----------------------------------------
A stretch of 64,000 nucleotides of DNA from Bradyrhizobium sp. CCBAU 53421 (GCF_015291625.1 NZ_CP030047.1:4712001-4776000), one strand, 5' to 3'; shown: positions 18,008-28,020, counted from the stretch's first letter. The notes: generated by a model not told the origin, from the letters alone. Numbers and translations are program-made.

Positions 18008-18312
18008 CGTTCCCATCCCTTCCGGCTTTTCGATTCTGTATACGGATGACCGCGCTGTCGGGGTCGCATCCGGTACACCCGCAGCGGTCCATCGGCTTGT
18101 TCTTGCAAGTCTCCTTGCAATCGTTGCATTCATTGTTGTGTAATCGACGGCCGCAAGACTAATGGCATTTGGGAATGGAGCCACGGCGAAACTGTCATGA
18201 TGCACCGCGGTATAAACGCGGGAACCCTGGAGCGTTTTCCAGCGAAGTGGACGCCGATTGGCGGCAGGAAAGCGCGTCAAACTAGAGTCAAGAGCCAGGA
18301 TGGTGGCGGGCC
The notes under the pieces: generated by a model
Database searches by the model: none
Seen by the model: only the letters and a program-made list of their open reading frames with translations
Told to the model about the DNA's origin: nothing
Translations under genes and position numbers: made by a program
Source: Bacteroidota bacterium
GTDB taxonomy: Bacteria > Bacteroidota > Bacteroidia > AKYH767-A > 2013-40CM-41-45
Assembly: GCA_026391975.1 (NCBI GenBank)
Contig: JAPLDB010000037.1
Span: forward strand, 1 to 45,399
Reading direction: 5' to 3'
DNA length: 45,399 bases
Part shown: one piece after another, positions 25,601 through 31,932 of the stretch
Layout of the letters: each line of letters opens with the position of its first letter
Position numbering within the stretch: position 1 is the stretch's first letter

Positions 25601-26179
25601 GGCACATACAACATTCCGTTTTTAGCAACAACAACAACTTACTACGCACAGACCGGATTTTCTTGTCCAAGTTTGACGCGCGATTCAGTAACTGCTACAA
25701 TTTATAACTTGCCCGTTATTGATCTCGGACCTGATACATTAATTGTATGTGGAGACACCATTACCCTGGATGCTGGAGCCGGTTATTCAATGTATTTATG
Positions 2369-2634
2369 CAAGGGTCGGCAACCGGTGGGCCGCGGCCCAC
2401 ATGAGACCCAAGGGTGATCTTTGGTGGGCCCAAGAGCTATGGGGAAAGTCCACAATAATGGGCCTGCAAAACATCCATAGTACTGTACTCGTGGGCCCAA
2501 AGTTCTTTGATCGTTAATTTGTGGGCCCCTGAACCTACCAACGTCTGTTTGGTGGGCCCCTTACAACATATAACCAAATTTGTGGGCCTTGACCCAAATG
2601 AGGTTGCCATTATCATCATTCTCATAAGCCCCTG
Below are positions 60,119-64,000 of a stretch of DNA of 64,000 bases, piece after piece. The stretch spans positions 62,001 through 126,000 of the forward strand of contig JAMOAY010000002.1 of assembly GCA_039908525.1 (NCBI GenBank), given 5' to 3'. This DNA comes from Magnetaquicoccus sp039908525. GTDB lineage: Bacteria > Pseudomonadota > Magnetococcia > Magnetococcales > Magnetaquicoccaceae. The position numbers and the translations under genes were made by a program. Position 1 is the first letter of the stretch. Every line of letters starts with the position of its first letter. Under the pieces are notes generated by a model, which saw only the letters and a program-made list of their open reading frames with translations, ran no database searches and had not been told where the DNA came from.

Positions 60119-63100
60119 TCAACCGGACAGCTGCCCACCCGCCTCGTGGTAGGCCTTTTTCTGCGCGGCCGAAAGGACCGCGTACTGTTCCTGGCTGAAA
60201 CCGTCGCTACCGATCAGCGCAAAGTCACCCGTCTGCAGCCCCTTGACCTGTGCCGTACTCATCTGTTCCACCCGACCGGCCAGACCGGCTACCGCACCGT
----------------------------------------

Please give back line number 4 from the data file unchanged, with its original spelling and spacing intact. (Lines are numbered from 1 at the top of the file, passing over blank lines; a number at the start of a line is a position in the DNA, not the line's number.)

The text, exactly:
18101 TCTTGCAAGTCTCCTTGCAATCGTTGCATTCATTGTTGTGTAATCGACGGCCGCAAGACTAATGGCATTTGGGAATGGAGCCACGGCGAAACTGTCATGA